The proposed 711-mile Rover Pipeline, a portion of which would run along the western border of Carroll County, was the focus of discussion at the Sept. 21 meeting of the Carroll County Board of Commissioners.
Mark Stanley, a representative of AECOM, appeared before the board with packets of information regarding the pipeline project and answered commissioners' questions.
Stanley said Rover Pipeline LLC has hired AECOM to distribute information about the project as part of its efforts "to get the support of the community."
According to information Stanley provided, the $4.2 billion pipeline would transport 3.25 billion cubic feet per day of natural gas from Marcellus and Utica shale production regions in West Virginia, Eastern Ohio and Western Pennsylvania to U.S. markets as well as to the Union Gas Dawn Storage Hub in Ontario, Canada.
"The purpose of this pipeline is to collect and distribute natural gas within the Marcellus and Utica shale plays and get it into distribution in the northeast, get it fractionated, and turn it around back. It's basically for energy consumption," Stanley said, adding that natural gas processed at the Dawn Hub in Canada would return to Michigan.
Eighty percent of the main transmission line would be located under agricultural land using pipeline of various widths, including 42-inch pipelines, buried approximately four to five feet below the ground, according to information from Rover Pipeline LLC.
Stanley reported that Rover Pipeline LLC anticipates that the Federal Energy Regulatory Commission, which is currently reviewing its proposal for the pipeline, will issue a certificate in November or December of this year permitting the construction process to take place.
Construction of the project, if the FERC approves it, would begin in early 2016 and be completed by early 2017 with full service along the pipeline scheduled to take place by the summer of 2017.
According to information Stanley presented at the meeting, the project would bring $135 million in ad valorem tax to the state of Ohio, $10 million of which would go to Carroll County, although Stanley said the tax would depreciate by one or two percent each year.
Tax revenue from the project would be received in the 2018 tax year and be collectible in 2019, said Stanley.
The creation of jobs from the project was one topic that commissioners discussed with Stanley, who stated that "jobs are a big portion" of why the project "is a big deal" for Carroll County.
Rover Pipeline reported in materials Stanley provided to the board that the peak construction force for the project would amount to 14,225 jobs, although long-term employment created by the pipeline would amount to 38 positions for the entire length of the pipeline.
These long-term positions would be responsible for running a total of 10 mainline, market compressor and lateral line compressor stations located along the pipeline as well as for maintaining the pipeline itself.
Of those 38 permanent employees, Carroll County would see from three to 9 positions created for the compressor station it will host.
The reactions of landowners, particularly those located in areas where construction of the pipeline has been proposed, was also discussed.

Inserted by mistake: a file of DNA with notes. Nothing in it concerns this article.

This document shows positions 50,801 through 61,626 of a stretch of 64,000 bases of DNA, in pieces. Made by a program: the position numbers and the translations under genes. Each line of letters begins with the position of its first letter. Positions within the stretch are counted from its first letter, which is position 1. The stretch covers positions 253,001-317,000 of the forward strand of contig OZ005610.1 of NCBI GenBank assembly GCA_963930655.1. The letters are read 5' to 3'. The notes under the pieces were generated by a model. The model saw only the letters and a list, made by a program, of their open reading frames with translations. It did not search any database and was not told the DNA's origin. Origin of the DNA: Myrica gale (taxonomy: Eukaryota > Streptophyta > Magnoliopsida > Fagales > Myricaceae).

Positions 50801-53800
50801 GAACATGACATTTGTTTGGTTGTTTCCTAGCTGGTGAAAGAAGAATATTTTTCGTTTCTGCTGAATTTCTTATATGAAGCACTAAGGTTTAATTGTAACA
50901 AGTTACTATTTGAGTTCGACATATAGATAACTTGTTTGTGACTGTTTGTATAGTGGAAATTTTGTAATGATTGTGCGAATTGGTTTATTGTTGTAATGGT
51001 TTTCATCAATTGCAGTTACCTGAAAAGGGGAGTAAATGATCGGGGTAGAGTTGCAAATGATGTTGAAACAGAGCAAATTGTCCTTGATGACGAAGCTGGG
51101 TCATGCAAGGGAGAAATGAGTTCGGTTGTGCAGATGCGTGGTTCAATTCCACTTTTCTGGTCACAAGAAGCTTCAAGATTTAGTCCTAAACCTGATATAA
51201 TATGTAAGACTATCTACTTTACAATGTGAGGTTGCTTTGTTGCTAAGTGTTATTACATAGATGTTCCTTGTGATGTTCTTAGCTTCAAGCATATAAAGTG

In response to a question from Commissioner Tom White, Stanley said some landowners have expressed concern about the effects that a pipeline buried under their farmland might have on the crop yield of their acreage as well as concern about damage that could be caused by the construction process.
Information that Stanley provided from Rover Pipeline LLC states that "top soil will be segregated during construction to protect the top soil and future crop production capabilities."
Based on questions from the press, discussion also took place regarding Rover Pipeline's public relations efforts in tandem with concerns from and legal actions involving landowners who would not allow survey crews associated with the Rover Pipeline project to access their land or who did not wish to give permission for their land to be used for the pipeline.
Stanley stated that he has not been involved in issues regarding lawsuits and that he did not think such issues were present in Carroll County or the other four counties he is visiting.
White asked if Rover Pipeline has acquired all of its right-of-ways for the project. Stanley stated he believes that not all right-of-ways have been acquired.
Discussion also took place regarding providing information about the Rover Pipeline to Carroll County's township trustees, whom Stanley said he had not yet met but planned to meet.
In other business, the board:
ANNOUNCED that the Board of Commissioners' Office will be closed this Friday, Sept. 25, to allow the office's clerks to attend a professional conference in Columbus, Ohio.
LEARNED that the County Dog Pound report for Sept. 14 to Sept. 19 showed nine dogs impounded, seven adopted, two redeemed, none euthanized, no citations for no license and no citations for running at large.
ANNOUNCED the county has received a Community Housing Improvement Program grant of $400,000 through Oct. 2017. The grant can be used to fund the private rehabilitation and modernization of low-income homes. Applications for assistance are anticipated to be available from the commissioners' office next month.
APPROVED Scott Lanigan, director of Internal Environmental Health with the Carroll County General Health District, to sign a grant application for $300,000 from the Ohio EPA's Water Pollution Control Loan Fund. The funds could be used to help upgrade sewage systems in households that are at 200 percent of the federal poverty level.
APPROVED a request for additional services from Civil and Environmental Consultants (CEC) in the amount of $7,350 to address unanticipated Ohio EPA comments regarding the Chase Road landfill.